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My mom loved dolls. Madame Alexander dolls, collections of dolls
from different countries—she even had a figure made of prunes.
getting caught up in the Cabbage Patch craze of the mid-'80s, I was never really
a doll person. But when I learned I was having a daughter, I admit my mind went
straight to outfits.
I bought little dresses and cardigans, little tights and
shiny black shoes. Nothing in pink, of course—all blues and yellows and reds.
And for a time, my little daughter was my little doll, wearing everything I
wanted her to wear without complaint.
But somewhere, when she was not quite 2, as we were browsing the toddler section of our local department store, things changed. I held up a pair of adorable red plaid leggings—my punk-rock
girl—and my daughter said, from the confines of her stroller, "No."
My daughter has developed her own sense of what I loosely
call style. She loves pink, the hotter the pink the better, and frilly skirts and dresses. She loves bling: horn-rimmed sunglasses, more necklaces than her small
neck should be able to support, an ever-present tiara.
I no longer shop without my daughter, now 3, because there's
no point. She'll make any excuse in the mornings not to wear something she doesn't
like, ranging from, "I think that's too small for me" to "I wore that already"
to "I'm not allowed to wear that to school."
When my daughter wears a polka-dot tutu and waves her magic wand, she feels good about herself.
I have at least two friends who admit to having sat
on their daughters to get them into outfits they don't want to wear, and
several more who employ bribery.
Me, I cave. My daughter chooses what she wears, within reason
(things must be seasonally appropriate, for example, and categorically suitable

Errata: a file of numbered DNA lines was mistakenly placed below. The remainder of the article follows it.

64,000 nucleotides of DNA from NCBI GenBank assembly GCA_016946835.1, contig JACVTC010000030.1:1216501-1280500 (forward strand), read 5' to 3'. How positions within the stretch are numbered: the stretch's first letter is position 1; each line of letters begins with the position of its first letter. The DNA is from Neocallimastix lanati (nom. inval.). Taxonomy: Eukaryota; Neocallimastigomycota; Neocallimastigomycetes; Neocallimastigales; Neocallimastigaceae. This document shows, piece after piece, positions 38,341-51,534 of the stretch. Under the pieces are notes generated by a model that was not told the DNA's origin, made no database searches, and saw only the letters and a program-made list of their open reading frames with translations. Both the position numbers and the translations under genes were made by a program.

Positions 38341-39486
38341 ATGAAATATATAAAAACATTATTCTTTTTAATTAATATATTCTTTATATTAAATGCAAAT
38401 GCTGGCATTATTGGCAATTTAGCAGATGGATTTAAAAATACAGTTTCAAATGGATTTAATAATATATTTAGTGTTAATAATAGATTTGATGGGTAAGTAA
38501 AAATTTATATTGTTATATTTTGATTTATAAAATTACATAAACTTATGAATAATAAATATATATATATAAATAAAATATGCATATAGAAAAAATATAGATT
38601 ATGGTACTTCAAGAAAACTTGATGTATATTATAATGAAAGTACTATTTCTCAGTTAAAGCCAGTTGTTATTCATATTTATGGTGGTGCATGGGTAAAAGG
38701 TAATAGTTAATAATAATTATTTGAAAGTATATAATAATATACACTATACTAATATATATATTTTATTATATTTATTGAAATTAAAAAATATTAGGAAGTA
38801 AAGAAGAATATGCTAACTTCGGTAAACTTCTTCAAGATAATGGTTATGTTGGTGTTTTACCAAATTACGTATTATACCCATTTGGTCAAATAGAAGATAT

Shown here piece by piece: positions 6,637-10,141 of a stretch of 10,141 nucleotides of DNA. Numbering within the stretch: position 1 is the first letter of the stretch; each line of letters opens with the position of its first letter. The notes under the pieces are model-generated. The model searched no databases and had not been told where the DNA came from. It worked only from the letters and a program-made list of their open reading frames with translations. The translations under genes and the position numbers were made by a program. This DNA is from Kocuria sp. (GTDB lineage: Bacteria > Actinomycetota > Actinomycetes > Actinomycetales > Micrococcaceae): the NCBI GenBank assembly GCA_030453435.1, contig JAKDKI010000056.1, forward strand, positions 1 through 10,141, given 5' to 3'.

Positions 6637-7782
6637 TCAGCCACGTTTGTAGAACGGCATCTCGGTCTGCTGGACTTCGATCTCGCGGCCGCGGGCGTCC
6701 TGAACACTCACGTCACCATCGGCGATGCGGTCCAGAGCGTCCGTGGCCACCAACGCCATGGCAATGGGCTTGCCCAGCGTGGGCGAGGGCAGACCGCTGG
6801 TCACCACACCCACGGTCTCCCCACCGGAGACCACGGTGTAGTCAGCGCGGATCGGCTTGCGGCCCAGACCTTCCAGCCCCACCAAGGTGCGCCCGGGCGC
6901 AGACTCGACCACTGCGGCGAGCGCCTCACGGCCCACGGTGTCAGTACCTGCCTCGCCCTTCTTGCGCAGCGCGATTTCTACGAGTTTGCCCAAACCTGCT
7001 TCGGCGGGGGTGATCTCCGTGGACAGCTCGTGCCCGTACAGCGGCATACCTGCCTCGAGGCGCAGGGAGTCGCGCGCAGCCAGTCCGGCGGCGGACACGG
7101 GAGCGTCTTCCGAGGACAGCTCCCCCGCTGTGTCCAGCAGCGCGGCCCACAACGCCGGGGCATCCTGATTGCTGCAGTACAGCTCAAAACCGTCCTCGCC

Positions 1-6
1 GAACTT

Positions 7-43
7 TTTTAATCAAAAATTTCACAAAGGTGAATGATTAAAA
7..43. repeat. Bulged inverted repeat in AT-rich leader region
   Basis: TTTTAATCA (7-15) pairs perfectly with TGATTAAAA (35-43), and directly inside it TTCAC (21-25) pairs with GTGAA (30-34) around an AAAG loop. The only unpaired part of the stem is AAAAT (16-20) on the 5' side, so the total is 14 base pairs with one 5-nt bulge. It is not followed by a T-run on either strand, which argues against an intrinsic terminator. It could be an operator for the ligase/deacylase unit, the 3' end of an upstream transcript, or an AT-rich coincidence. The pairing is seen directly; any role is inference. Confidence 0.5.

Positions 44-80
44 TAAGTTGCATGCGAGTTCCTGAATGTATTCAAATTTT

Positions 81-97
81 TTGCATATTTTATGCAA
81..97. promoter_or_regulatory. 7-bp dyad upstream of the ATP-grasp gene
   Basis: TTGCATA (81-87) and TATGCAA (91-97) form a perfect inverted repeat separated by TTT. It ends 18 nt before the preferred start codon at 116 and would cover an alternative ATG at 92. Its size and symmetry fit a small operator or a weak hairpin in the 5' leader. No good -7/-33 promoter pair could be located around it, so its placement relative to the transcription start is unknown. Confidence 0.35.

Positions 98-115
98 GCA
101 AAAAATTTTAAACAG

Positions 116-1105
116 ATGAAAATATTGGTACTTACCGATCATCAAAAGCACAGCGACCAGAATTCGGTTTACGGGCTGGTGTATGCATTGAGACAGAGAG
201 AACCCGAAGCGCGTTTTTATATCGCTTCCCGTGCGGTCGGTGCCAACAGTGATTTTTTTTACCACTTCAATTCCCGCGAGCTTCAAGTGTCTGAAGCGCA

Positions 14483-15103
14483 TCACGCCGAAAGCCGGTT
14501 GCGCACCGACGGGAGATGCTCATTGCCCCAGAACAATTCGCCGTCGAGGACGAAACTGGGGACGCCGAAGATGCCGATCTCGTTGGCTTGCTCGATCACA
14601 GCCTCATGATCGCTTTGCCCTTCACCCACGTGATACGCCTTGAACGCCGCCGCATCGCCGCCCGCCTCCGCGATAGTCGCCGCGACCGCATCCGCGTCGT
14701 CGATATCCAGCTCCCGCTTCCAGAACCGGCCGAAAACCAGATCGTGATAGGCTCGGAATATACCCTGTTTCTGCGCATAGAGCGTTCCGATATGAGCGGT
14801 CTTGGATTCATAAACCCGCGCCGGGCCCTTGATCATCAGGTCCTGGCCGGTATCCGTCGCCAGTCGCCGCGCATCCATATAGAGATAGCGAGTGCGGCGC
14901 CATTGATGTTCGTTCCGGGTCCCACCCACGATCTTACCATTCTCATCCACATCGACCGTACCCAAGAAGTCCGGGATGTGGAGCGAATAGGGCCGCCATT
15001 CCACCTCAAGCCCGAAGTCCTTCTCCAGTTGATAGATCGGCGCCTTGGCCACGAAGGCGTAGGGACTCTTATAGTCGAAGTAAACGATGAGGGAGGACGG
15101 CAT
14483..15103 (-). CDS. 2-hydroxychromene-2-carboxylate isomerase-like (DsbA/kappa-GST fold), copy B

for an occasion—the Frozen nightgown she wears to school being an exception).
She wears floor-length party dresses to school and Cinderella dresses to the playground. She carries her "dancing shoes" in her pink sequined purse (plastic heels) that she changes into whenever we arrive places.
And she pays attention to what I wear, too. She recently said to me, "I love you, Mommy. And I really love your red dress."
I've wondered if I'm just lazy. I have two other children to
get ready each morning and don't have time for the battle. But also, at my
core, I'm still a bit of a rebel myself. I still remember the persecution of
childhood (I say this dramatically, but I thought it at the time). The
powerlessness. The utter lack of decision-making weight.
As a toddler, my daughter's means for self-expression are limited, and what she wears is an important part of her establishing and asserting who she is. When my daughter wears a polka-dot tutu and waves her
magic wand, she feels good about herself.
I'm sure I'll face battles when she's older over skirts
being too short and the like, and I'll exert my authority when I have to. But
for now, I'm going to enjoy watching her let her glittery light shine, secretly
hoping the pink phase will pass.